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As reported by the New York Times and SCOTUSblog, the Supreme Court will hold hearings today on two cases - one involving a cellular "flip-phone" and another involving a smartphone - that tests the authority of police to take and search these devices from people they have arrested .  Lower courts are split on whether the Fourth Amendment allows them to search the digital contents of a cell phone or smartphone without first getting a warrant as an "incident of arrest."


The Justice Department will argue that courts have long allowed warrantless searches in connection with arrests in order to protect police officers and prevent the destruction of evidence, and that the old rule should apply to new devices like cell phones and smartphones.  Others argue that a different standard must apply because of the massive volume of data on these devices.  For example, one Texas Criminal Court of Appeals recently suppressed evidence found on the phone of a high school student who was arrested on charges of causing a disturbance on a school bus.  In ruling, that court stated that: "Searching a person's cellphone is like searching his home desk, computer, bank vault and medicine cabinet all at once."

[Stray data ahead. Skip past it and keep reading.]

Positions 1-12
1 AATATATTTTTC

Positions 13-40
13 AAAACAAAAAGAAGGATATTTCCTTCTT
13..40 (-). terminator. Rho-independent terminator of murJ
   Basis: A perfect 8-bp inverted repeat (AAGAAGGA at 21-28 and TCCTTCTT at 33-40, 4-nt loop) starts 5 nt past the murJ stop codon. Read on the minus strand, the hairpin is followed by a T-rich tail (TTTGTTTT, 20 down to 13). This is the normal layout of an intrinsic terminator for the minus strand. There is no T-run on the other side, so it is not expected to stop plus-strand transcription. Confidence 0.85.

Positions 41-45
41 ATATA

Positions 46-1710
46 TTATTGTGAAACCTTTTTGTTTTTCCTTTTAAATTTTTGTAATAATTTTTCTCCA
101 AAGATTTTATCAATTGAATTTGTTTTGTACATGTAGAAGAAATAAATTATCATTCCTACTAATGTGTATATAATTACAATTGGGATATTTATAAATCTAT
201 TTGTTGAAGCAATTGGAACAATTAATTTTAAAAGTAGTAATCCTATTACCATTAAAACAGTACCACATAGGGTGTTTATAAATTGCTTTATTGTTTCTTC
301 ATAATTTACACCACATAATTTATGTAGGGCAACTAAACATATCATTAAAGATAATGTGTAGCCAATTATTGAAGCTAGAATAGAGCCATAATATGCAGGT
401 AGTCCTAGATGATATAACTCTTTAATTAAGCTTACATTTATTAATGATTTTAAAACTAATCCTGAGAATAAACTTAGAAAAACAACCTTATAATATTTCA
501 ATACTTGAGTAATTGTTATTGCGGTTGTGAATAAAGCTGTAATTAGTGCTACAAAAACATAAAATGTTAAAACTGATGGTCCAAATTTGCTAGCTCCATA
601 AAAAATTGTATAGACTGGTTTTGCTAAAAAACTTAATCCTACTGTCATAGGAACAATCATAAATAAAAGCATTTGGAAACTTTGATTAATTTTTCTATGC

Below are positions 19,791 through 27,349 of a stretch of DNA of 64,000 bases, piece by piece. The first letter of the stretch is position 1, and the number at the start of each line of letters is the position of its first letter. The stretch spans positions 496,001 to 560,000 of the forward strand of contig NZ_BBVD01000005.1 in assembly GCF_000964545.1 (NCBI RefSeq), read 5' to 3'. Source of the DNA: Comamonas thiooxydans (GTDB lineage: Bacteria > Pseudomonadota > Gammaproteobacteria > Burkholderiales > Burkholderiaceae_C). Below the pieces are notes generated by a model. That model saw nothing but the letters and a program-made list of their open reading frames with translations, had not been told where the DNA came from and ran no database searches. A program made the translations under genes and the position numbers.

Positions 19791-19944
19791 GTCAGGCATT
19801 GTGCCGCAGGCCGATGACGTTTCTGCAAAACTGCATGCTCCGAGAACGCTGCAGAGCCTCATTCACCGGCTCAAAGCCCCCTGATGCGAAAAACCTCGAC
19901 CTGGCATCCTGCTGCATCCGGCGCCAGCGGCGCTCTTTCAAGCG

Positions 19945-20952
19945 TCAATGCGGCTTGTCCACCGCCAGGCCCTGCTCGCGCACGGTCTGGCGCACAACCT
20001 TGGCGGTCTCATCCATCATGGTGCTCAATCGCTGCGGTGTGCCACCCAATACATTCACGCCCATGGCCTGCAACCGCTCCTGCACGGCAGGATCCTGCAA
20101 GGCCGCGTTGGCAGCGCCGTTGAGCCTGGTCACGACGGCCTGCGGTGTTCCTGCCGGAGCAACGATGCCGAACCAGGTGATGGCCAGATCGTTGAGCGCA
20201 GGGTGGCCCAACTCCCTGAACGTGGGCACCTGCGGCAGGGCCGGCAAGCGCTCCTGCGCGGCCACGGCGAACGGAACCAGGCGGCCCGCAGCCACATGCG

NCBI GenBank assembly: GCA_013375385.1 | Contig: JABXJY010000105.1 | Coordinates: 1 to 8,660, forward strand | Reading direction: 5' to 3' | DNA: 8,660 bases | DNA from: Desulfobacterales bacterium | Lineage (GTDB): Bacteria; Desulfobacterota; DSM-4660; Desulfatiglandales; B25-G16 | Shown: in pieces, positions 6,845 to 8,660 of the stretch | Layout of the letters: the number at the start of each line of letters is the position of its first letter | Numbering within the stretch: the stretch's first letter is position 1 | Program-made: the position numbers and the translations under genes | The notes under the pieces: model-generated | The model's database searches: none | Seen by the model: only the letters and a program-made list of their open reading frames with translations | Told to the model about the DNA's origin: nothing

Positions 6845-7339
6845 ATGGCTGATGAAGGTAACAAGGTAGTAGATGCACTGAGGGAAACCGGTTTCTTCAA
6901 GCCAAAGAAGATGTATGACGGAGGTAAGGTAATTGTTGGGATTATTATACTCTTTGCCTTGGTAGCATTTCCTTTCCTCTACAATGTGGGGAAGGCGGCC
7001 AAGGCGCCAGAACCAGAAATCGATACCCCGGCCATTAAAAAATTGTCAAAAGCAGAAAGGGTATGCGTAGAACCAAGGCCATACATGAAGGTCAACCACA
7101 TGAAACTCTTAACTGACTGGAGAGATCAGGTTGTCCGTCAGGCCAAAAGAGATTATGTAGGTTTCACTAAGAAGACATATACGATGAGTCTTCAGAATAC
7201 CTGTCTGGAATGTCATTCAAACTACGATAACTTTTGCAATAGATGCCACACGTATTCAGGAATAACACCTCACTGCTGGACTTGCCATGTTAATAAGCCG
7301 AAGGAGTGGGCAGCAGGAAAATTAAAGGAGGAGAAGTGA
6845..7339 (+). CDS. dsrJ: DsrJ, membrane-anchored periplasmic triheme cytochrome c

As noted by SCOTUSblog, the Supreme Court has shown interest in recent cases examining constitutional questions surrounding new technology.  The Court will find itself faced with two arguments about the nature of cell phone/smart phone devices: "their capacity to be great electronic albums of vast amounts of private and sensitive information, and their capacity to be troves of information revealing criminal plots and actual evidence of violence as well as of data that is a rich lode to leaks to other evidence." Stay tuned to find out which argument the Supreme Court finds to be more persuasive - and ultimately whether warrants are required to search these devices.